• Complete quality control tags and labels. For example, complete 'hold' and 'defective part' tags by entering dates, part, serial and drawing numbers, codes and descriptions of defects and nonconformities. (2)
  • Complete process control and quality control checklists. For example, complete fabrication checklists to record data and to indicate that procedures such as heat treatment were used during fabrication. Record the final dimensions of tool and die components and sets, operating specifications and prototype data on quality control forms and use check marks to signify that quality control procedures have been followed. Senior tool and die makers complete inspection checklists to verify that jigs, fixtures, and tool and die sets meet clients' specifications and to note defects and nonconformities. (2)
  • Complete tracking and quality control forms. For example, enter dimensions, part numbers, quantities and explanatory details onto certification records, requisition forms and inspection reports. Enter names, hours, job files and codes onto daily timesheets. Enter part and serial numbers, and record test results on final inspection forms. Senior tool and die makers may complete nonconformance forms to describe defects and nonconformities in parts and equipment and to outline recommended remedial actions. (2)
  • Take data from and interpret a variety of graphs and graphical displays. For example, examine line graphs of temperature readings to verify that heating procedures for hardening metals meet specifications. When testing the functioning of tool and die sets, tool and die makers may identify patterns such as ripples and waves in measurement data for prototypes, which identify design and construction faults of tool and die sets. (3)
  • Locate dimensions and other features on complex shop drawings to fabricate parts and assemble jigs, tools and dies. For example, locate dimensions to complete material layouts. Find depths and widths for milling pockets on die sets. Locate dimensions and angles on drawings to verify the placement of and between parts and sub-units such as tools onto progressive dies. (3)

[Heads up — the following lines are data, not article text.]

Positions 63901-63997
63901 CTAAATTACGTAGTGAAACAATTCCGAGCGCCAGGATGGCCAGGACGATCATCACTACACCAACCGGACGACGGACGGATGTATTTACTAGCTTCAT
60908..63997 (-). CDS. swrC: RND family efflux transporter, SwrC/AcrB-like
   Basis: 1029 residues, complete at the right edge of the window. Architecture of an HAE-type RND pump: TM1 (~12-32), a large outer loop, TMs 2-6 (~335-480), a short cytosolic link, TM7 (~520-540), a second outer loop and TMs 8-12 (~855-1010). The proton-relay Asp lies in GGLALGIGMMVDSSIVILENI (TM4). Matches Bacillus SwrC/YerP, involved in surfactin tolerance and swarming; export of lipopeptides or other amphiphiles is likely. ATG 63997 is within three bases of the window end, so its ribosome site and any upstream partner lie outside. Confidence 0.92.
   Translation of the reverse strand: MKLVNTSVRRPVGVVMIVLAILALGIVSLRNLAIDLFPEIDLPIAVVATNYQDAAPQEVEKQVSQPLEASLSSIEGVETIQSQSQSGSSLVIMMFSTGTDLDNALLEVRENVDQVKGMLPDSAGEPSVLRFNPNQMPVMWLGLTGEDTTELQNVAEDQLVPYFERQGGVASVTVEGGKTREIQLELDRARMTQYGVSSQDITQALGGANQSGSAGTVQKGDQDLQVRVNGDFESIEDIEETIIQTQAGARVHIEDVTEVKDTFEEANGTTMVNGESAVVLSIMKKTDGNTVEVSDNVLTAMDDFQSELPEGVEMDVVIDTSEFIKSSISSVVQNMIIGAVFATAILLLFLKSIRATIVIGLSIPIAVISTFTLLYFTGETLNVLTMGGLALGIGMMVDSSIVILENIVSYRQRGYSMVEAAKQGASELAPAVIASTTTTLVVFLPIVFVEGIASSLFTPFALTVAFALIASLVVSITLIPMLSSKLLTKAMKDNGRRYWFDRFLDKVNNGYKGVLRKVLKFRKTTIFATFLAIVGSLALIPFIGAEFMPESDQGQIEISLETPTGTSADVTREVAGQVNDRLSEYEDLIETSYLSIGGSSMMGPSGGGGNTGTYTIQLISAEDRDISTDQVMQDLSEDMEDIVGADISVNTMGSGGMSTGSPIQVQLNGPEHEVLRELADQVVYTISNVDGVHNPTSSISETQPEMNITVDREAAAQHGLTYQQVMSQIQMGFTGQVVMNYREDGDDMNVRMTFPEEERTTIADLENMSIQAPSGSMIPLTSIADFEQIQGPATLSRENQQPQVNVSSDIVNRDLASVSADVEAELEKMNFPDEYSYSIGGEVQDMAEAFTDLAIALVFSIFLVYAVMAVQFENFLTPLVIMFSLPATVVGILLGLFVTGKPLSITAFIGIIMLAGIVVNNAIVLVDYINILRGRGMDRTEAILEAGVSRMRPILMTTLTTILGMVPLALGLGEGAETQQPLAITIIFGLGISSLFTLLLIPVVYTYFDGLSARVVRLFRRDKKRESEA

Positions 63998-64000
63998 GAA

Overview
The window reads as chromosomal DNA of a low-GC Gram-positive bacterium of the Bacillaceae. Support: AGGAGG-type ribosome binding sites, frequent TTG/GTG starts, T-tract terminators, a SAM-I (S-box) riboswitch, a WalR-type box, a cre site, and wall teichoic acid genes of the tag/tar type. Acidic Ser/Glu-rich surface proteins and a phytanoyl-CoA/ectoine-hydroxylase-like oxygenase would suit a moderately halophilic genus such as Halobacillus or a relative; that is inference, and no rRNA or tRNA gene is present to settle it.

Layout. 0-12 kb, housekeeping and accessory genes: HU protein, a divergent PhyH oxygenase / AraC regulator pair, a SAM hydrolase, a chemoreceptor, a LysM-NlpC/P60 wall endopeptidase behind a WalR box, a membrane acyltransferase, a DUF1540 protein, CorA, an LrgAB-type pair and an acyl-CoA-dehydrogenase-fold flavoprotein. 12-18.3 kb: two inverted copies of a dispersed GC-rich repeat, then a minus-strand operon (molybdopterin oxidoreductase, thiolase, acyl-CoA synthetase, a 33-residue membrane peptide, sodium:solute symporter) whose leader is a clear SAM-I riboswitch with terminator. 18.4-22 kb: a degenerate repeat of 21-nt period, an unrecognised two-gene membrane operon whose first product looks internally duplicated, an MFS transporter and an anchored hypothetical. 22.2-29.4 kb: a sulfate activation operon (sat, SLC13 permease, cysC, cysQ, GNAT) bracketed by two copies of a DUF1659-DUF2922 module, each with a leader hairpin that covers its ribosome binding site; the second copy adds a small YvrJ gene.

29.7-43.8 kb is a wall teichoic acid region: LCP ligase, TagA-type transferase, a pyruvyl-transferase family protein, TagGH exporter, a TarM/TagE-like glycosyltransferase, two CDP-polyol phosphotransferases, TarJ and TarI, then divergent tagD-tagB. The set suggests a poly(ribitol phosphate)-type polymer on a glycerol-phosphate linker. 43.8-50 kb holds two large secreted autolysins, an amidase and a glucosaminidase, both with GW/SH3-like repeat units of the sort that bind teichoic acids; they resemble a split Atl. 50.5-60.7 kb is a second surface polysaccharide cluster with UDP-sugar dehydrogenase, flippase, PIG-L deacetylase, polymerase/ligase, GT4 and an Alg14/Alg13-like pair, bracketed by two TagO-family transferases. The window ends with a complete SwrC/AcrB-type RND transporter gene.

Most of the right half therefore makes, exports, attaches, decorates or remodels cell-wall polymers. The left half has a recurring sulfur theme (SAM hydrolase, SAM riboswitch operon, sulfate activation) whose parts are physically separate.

• Examine perspective views and assembly drawings to understand the location, orientation and functioning of complex components and sub-assemblies. This understanding is needed to plan tool usage and tooling sequences and to assemble tools, dies, and jigs and the products assembled with jigs. Senior tool and die makers may use assembly drawings to carry out inspections of tools and dies. They use information from pictures to identify design improvements for tool and die sets. (4)
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Digital Technology
  • Exchange email with co-workers and supervisors. (2)
  • Enter and retrieve information about current and past fabrication jobs from the company's databases. (2)
  • Use computer-assisted design, manufacturing and machining. For example, create a variety of shop drawings for fabrication projects. Set options for the appearance of lines, type and format of dimensioning and perspectives, lighting and textures for modelling. Use computer-assisted machining programs such as Mastercam to control fabrication operations and computer-linked theodolites to plot x, y, and z coordinates of jigs and fabrications. Transfer data files to computer numeric control programs. Use laser tracking programs and coordinate measuring machines to take precise measurements. (3)